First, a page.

Plant-parasitic cyst nematodes (Heterodera species) are among the most devastating pathogens of plant roots. These obligate parasites initiate a long period of biotic interactions with their host plants where formation of an operative feeding structure, the syncytium, is vital for nematode survival and development. The nematode provokes differentially terminated cells in the vascular root tissues to redifferentiate into a syncytium cell type, a switch that involves simultaneous changes in the expression of thousands of genes. Though the mechanisms controlling gene expression changes in the syncytium remain ill defined, recent studies indicate that epigenetic mechanisms including noncoding small RNAs and DNA methylation may play fundamental roles. DNA methylation can regulate the expression of protein-coding genes and the activity of transposable elements. Hewezi et al. () have generated mRNA and small RNA transcriptomes of Arabidopsis roots infected with the beet cyst nematode Heterodera schachtii as well as methylome maps of single-base resolution. They report extensive differences in the methylomes of Arabidopsis roots during the nematode infective stages corresponding to syncytium formation and maintenance phases. H. schachtii-induced methylome changes are characterized by substantial increases in hypomethylation patterns that occurred predominantly in gene bodies and transposable elements in a context-specific fashion. Collectively, their data suggest that differential DNA methylation associated with gene expression changes in the syncytium may determine the compatibility of the interaction between Arabidopsis and H. schachtii.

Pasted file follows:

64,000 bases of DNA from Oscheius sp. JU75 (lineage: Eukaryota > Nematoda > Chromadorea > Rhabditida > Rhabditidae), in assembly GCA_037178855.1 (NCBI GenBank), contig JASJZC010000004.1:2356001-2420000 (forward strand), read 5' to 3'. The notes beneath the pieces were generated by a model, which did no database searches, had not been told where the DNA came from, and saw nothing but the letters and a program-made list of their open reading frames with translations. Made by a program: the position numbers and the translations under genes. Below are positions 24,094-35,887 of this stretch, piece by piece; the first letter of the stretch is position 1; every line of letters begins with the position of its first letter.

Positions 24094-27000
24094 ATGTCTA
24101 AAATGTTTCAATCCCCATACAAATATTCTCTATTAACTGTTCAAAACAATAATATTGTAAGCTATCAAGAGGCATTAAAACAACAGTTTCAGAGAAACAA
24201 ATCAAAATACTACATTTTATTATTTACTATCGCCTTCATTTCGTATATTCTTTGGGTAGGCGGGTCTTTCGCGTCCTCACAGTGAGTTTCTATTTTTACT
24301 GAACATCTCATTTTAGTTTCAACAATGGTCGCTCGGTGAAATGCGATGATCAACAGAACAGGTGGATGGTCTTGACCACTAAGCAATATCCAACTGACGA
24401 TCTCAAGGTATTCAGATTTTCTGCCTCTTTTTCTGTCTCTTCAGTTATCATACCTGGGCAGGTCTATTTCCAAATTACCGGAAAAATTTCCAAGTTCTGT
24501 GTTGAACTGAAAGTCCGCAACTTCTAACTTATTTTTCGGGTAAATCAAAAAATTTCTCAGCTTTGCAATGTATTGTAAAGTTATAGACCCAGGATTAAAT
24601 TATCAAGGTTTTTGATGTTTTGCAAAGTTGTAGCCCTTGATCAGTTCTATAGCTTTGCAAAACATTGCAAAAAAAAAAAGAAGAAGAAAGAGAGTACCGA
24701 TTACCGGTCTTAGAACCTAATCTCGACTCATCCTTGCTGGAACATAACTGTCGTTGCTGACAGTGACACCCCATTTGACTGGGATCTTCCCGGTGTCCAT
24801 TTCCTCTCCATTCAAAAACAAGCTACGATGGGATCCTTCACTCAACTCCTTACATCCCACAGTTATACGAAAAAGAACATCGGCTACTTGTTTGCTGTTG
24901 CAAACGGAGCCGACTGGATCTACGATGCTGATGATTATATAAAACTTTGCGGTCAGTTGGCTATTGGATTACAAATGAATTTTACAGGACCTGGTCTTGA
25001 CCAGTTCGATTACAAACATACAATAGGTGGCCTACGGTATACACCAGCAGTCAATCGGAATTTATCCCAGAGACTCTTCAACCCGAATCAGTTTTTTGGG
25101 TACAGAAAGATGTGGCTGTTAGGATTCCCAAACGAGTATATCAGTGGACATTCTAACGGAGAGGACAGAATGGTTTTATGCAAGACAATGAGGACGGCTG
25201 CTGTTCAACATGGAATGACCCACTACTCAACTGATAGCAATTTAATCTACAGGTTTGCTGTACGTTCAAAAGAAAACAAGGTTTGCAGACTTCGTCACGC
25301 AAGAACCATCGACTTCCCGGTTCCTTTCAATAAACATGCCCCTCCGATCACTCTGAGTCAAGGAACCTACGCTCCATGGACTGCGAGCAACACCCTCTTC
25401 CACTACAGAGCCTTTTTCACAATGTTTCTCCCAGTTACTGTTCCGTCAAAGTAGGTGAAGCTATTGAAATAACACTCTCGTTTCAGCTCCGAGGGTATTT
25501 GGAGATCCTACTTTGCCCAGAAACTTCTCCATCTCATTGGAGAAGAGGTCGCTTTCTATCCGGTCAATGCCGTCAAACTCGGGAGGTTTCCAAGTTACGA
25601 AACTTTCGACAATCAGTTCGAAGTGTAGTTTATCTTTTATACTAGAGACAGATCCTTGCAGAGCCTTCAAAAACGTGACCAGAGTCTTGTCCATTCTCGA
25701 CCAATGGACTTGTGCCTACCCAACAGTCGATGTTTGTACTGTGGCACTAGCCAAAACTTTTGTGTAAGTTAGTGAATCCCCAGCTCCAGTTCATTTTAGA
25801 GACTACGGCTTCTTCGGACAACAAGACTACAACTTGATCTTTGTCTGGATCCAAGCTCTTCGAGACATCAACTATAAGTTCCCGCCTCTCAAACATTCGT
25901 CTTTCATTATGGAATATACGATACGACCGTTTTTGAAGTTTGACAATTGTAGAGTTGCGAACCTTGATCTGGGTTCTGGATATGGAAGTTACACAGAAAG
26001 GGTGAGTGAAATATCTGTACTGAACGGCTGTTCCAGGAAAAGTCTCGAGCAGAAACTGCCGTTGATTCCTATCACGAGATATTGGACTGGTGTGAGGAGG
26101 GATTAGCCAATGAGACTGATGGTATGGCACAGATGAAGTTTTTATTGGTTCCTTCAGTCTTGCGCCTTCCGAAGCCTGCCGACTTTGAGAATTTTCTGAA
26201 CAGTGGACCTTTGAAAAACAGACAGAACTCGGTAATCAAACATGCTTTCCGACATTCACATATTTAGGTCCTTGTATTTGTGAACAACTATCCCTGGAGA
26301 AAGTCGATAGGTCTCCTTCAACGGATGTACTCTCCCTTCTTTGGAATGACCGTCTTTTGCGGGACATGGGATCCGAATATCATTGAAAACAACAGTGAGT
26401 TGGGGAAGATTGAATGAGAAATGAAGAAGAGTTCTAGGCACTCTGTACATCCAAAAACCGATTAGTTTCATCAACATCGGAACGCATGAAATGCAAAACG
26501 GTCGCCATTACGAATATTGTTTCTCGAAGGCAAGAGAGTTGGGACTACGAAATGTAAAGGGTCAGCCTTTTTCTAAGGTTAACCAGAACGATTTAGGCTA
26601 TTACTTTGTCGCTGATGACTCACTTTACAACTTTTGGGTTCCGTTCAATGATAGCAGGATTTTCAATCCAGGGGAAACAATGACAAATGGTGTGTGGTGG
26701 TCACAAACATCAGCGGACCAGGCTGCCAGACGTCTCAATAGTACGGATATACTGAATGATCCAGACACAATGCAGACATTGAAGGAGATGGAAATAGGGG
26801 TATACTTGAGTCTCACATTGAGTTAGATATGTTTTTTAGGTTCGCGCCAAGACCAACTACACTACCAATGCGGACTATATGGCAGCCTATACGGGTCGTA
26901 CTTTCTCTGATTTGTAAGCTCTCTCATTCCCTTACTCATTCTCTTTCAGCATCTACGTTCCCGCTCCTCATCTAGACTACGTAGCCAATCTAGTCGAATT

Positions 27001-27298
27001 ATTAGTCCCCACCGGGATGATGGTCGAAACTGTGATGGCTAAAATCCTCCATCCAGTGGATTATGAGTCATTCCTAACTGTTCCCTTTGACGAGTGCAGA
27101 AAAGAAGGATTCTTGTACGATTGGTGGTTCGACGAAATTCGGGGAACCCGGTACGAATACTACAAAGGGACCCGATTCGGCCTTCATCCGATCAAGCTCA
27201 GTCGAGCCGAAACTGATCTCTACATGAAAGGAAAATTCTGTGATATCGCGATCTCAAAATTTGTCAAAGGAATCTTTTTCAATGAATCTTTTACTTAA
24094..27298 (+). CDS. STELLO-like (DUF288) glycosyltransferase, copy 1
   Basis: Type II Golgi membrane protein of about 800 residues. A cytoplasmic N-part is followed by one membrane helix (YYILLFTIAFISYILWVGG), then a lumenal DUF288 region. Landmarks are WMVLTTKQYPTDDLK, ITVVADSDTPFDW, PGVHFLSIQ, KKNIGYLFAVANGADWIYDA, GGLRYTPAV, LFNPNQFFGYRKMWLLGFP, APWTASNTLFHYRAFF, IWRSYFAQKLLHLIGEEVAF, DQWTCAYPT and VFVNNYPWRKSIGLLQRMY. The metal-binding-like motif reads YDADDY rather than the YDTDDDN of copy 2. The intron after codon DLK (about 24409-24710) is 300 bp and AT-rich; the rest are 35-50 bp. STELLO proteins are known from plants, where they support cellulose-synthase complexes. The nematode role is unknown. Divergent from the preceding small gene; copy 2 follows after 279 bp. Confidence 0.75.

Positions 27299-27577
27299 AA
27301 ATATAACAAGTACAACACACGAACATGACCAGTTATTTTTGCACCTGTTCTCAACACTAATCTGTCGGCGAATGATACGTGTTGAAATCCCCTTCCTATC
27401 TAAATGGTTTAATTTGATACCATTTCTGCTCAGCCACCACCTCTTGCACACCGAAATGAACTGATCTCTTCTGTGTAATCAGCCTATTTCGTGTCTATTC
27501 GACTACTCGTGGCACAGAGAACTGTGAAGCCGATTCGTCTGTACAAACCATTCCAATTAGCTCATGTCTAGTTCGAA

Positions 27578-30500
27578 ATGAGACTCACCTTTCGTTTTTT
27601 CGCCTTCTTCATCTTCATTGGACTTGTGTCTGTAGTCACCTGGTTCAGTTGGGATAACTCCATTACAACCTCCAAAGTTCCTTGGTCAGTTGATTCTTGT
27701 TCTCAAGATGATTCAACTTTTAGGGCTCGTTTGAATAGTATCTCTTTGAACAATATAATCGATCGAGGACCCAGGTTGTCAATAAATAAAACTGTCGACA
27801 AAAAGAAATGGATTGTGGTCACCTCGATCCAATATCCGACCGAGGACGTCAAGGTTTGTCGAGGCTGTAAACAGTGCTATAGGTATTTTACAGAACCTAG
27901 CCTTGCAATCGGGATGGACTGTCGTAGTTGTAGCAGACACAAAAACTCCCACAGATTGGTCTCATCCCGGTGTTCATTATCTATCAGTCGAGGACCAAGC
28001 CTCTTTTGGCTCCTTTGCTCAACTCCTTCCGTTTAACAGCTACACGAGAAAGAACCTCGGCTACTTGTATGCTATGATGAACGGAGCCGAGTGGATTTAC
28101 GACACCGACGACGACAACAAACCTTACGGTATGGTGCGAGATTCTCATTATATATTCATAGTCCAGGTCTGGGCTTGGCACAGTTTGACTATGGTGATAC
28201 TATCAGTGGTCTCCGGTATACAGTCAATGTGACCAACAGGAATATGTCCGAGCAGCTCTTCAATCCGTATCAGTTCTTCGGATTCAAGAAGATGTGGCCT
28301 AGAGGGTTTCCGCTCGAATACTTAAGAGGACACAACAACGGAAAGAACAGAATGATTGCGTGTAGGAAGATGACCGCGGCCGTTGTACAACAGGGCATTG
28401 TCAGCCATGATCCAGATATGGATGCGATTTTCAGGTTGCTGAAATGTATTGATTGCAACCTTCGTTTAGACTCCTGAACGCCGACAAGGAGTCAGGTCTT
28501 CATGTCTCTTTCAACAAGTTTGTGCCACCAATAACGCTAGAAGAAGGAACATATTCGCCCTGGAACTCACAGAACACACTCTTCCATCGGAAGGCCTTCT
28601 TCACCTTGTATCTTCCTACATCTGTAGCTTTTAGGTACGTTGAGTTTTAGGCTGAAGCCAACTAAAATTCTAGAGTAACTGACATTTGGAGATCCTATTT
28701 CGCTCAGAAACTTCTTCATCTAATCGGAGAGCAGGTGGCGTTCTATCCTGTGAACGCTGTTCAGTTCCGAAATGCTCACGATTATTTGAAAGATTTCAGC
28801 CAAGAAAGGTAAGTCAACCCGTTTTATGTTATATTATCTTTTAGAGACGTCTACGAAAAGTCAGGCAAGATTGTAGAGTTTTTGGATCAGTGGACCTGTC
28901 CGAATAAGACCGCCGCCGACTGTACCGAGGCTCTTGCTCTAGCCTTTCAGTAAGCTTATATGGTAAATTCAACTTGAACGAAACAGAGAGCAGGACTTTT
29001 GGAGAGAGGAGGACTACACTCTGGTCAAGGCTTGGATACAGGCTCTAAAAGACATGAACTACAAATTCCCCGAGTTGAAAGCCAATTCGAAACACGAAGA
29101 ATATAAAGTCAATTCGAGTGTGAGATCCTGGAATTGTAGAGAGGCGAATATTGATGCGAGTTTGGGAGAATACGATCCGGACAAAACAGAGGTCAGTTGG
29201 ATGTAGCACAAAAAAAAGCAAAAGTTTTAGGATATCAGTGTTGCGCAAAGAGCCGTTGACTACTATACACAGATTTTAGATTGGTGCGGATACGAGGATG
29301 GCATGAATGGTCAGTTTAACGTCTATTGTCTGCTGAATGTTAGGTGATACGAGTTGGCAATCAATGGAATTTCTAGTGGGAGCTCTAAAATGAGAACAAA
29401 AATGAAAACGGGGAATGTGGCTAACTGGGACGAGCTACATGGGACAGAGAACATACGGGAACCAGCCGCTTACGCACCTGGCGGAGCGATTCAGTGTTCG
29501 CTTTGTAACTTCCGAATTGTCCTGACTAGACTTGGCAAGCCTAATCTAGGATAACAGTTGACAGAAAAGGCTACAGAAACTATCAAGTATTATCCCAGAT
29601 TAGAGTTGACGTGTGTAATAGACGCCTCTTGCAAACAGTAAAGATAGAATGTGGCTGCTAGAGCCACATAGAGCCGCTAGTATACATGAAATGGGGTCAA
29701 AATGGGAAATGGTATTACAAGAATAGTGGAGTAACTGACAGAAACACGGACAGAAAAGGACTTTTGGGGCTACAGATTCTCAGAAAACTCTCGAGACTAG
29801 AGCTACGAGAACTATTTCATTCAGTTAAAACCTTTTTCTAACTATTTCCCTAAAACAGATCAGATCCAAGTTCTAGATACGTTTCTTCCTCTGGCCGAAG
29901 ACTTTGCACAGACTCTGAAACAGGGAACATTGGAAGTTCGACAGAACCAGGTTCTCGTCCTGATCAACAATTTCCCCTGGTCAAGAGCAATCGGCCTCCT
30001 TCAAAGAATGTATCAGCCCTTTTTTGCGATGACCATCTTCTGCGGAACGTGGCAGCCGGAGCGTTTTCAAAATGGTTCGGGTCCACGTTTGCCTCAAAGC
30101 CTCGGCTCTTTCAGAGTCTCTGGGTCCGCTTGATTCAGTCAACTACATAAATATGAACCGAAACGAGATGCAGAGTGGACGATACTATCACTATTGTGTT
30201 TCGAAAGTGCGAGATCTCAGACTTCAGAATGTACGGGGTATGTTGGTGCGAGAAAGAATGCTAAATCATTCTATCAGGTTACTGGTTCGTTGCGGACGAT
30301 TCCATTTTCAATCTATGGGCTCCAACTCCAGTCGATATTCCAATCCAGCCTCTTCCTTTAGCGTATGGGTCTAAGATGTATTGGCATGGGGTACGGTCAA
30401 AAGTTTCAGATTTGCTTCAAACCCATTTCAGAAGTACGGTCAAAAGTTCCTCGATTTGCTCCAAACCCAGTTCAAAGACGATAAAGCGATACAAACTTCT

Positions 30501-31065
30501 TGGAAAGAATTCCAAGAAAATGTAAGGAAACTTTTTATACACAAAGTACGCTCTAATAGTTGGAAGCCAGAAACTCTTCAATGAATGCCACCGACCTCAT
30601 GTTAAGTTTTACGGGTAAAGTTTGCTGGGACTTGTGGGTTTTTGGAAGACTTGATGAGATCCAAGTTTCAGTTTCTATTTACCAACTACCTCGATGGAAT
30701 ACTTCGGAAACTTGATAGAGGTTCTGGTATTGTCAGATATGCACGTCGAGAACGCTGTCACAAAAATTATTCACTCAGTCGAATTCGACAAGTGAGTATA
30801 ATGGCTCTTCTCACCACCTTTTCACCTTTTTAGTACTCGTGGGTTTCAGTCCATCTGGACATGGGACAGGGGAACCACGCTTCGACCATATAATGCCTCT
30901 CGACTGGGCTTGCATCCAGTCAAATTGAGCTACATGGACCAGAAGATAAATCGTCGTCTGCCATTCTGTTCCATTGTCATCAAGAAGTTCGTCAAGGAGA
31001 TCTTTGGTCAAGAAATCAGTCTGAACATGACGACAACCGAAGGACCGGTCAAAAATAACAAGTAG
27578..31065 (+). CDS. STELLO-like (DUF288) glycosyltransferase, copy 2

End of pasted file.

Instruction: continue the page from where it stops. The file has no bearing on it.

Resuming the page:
You might also like
Plant neighbor detection and allelochemical response are driven by root-secreted signaling chemicals (Nature Communications)